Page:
top of page


Stephen Daly:

My mother could see the Statue of Liberty from the hospital room where I was born on Governor’s Island in New York. This was told to me later as a child and the image of this scene entered my imagination as the first sculpture I “saw,” thus sparking an inevitable course toward studio work as a sculptor.


That artistic path was not immediately followed, as I first had a desire during childhood to become a classical musician. I didn’t know what that meant in the third grade when I started flute lessons, but I eventually came to understand that I would forever be a practitioner and not an inventor. It was the role as the latter that I soon discovered would satisfy my creative needs, and I found the outlet in a painting class half-way through my attendance at Menlo-Atherton High School in Menlo Park, California.

The truly formative years for me artistically were those spent in undergraduate and graduate studies at San Jose State University and Cranbrook Academy of Art, respectively, and then as a Fellow of the American Academy in Rome, Italy. 


San Jose State University had a very active art department and was close enough to the San Francisco Bay Area to allow plenty of museum, gallery, and studio visits. My struggle during this period was to find a medium I liked and determine what my artistic voice was to be. In San Jose, and again at Cranbrook in Bloomfield Hills, Michigan, I explored the mysteries of metal casting and found a formal and visual language in a machine/man, machine/animal synthesis much expanded and grounded a few years later during a two-year grant period at the American Academy in Rome where I could work, look and think all the time.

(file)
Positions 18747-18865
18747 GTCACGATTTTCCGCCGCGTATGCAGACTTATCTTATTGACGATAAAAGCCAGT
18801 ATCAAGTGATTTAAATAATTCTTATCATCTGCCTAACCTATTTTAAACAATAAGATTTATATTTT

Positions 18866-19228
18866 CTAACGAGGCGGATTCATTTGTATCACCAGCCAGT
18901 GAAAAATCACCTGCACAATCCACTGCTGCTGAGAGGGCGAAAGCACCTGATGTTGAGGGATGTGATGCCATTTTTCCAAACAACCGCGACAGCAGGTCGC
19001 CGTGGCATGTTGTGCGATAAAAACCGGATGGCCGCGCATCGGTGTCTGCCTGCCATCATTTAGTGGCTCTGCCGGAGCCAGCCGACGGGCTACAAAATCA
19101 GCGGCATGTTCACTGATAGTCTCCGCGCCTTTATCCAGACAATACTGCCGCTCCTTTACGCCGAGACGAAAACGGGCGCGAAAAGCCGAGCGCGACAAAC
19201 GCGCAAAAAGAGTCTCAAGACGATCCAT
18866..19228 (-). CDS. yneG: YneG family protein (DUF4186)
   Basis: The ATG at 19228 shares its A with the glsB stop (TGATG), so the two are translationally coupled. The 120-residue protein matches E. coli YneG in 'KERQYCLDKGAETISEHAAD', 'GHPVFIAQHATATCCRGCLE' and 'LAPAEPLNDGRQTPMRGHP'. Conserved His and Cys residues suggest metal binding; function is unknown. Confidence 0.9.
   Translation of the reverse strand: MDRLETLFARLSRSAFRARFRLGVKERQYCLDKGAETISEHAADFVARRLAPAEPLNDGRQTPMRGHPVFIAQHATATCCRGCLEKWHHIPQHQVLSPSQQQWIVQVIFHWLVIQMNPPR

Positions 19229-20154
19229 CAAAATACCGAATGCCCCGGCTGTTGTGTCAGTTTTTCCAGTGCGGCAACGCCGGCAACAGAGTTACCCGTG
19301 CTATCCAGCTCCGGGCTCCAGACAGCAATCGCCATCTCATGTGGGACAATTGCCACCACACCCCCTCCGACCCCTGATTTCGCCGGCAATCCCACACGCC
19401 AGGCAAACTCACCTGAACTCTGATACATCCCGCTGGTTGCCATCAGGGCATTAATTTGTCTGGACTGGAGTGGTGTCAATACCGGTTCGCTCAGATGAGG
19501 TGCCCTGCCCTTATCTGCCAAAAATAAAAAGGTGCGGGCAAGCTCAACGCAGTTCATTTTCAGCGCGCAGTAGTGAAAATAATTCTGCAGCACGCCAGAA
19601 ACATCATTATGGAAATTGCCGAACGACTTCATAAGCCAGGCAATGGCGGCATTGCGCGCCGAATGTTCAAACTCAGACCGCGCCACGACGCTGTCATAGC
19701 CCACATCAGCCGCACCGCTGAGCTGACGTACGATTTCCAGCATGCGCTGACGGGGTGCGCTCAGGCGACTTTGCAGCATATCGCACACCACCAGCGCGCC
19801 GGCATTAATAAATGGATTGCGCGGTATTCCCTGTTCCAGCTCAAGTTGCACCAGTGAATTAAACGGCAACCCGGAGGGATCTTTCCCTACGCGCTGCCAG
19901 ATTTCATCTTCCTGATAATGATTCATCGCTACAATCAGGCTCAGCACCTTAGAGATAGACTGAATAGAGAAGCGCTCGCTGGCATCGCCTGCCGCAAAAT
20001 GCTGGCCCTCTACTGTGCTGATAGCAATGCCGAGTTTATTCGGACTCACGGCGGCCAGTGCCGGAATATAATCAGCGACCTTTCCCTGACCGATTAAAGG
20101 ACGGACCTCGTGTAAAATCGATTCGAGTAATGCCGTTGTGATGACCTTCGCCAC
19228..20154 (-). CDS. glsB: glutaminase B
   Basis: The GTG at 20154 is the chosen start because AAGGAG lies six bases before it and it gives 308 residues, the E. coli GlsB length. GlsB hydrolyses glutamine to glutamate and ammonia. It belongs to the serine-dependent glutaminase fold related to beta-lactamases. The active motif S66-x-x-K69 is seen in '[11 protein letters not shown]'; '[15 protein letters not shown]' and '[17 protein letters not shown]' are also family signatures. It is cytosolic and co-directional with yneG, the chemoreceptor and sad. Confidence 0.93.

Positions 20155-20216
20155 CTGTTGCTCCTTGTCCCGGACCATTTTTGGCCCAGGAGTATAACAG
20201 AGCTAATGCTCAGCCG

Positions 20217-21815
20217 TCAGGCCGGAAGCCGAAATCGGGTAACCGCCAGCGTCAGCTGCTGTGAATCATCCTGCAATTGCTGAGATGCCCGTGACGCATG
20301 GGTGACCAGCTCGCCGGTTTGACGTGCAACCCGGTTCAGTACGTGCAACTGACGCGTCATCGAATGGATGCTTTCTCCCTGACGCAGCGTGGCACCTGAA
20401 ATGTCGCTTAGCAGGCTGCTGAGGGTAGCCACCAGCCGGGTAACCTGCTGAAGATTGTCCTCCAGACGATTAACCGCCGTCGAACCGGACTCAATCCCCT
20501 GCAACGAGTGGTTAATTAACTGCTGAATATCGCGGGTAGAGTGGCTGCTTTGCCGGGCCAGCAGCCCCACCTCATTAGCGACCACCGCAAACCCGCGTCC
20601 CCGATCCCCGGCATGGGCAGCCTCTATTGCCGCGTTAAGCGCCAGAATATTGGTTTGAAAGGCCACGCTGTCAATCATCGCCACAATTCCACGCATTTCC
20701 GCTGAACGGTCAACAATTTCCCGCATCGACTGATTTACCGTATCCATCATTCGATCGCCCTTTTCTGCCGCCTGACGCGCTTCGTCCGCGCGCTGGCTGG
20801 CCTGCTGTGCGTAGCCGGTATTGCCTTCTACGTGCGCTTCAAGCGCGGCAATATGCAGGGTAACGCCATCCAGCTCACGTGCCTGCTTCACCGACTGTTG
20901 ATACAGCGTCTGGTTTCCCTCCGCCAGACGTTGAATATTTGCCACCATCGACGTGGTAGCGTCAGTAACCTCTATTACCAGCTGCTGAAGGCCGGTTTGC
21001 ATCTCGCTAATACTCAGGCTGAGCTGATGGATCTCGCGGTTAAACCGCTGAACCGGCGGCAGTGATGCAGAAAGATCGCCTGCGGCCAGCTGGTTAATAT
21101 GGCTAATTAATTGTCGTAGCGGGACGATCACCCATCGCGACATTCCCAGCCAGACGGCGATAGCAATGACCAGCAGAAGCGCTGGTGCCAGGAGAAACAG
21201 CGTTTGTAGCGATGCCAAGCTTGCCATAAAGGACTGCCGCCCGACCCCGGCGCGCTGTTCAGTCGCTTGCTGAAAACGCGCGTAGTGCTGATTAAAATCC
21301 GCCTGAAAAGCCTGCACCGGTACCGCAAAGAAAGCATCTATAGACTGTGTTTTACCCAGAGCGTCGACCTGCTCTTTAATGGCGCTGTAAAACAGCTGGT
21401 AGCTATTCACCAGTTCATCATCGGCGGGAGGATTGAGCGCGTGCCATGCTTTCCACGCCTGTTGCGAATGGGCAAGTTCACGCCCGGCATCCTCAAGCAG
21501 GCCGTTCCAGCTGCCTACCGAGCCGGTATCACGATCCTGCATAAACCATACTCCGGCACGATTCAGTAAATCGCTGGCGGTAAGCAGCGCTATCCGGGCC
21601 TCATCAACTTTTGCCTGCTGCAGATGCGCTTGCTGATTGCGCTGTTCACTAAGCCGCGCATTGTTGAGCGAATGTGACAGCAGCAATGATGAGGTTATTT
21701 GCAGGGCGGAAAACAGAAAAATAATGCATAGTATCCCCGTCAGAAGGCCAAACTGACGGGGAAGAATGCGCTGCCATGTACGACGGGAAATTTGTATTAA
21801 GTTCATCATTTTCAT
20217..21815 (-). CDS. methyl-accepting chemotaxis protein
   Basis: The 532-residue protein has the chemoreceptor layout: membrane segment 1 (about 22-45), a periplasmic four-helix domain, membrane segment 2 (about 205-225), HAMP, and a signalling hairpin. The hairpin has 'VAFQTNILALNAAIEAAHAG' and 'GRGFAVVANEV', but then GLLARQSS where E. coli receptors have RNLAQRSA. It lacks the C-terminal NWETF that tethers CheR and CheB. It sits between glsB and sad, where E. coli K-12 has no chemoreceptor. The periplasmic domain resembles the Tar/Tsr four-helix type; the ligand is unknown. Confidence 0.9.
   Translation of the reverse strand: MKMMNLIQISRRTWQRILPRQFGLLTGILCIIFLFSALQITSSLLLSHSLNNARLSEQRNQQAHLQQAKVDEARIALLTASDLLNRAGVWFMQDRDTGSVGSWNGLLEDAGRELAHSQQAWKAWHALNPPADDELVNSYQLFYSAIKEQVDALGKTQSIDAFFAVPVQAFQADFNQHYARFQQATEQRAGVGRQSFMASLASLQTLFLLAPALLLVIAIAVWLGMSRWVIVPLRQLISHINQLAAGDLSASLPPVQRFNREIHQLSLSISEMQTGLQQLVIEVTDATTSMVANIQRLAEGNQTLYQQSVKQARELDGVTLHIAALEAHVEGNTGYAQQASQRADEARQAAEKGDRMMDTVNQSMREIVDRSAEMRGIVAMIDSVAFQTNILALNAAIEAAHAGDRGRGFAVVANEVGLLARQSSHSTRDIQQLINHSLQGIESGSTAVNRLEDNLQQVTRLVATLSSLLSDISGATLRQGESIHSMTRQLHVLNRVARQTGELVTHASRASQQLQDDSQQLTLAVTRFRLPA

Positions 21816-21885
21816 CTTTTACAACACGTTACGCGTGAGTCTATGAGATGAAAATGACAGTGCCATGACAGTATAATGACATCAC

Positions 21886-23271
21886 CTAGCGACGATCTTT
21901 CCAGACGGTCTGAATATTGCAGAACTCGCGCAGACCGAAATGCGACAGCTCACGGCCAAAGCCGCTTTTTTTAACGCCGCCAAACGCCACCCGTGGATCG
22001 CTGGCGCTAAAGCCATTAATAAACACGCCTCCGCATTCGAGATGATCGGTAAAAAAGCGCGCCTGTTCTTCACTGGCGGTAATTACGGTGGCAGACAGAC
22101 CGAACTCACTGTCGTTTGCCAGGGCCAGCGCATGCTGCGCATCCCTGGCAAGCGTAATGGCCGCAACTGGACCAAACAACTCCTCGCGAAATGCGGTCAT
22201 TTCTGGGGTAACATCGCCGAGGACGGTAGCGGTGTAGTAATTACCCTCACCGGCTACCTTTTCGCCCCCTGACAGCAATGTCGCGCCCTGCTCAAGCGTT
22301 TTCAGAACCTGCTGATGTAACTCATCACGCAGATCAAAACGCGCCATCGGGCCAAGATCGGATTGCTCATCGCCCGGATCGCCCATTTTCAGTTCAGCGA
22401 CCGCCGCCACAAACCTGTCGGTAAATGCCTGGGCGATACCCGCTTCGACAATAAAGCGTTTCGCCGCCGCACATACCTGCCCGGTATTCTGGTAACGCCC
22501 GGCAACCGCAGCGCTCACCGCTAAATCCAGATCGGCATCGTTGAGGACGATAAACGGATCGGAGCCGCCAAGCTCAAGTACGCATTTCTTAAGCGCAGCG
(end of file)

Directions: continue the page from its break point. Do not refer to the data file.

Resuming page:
My wife, Sharon, and I had a daughter during my first teaching position at the University of Minnesota. We currently live in Central Texas. I taught at The University of Texas at Austin from the early Eighties until late 2007 and retired as Professor Emeritus. I believe teaching and studio work invigorate each other.


The move to Texas saw the introduction of a distinctly figurative element in my sculpture and the beginning of drawing as an art-form (as opposed to sketches for sculpture). The concepts of “situational” work and of “particulated” imagery (many independent forms working as a whole) continue today.


For more detailed biographical and artistic information, I recommend reading an essay by critic Susie Kalil and also refer you to the catalogue accompanying the 2002 retrospective in Valencia, Spain. It contains an extended biography as well as an essay by Spanish critic Marina Pastor.

bottom of page